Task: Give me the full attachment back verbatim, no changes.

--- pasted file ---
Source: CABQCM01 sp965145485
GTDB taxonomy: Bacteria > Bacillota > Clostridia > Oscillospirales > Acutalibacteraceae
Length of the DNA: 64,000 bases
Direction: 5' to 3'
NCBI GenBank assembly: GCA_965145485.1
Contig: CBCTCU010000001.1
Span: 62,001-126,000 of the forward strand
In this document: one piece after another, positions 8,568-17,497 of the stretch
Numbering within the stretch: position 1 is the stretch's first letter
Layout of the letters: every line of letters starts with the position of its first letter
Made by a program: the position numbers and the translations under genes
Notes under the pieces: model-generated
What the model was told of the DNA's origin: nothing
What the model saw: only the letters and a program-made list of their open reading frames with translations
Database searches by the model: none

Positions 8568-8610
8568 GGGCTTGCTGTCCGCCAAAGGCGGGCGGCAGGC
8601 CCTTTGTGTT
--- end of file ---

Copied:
Source: CABQCM01 sp965145485
GTDB taxonomy: Bacteria > Bacillota > Clostridia > Oscillospirales > Acutalibacteraceae
Length of the DNA: 64,000 bases
Direction: 5' to 3'
NCBI GenBank assembly: GCA_965145485.1
Contig: CBCTCU010000001.1
Span: 62,001-126,000 of the forward strand
In this document: one piece after another, positions 8,568-17,497 of the stretch
Numbering within the stretch: position 1 is the stretch's first letter
Layout of the letters: every line of letters starts with the position of its first letter
Made by a program: the position numbers and the translations under genes
Notes under the pieces: model-generated
What the model was told of the DNA's origin: nothing
What the model saw: only the letters and a program-made list of their open reading frames with translations
Database searches by the model: none

Positions 8568-8610
8568 GGGCTTGCTGTCCGCCAAAGGCGGGCGGCAGGC
8601 CCTTTGTGTT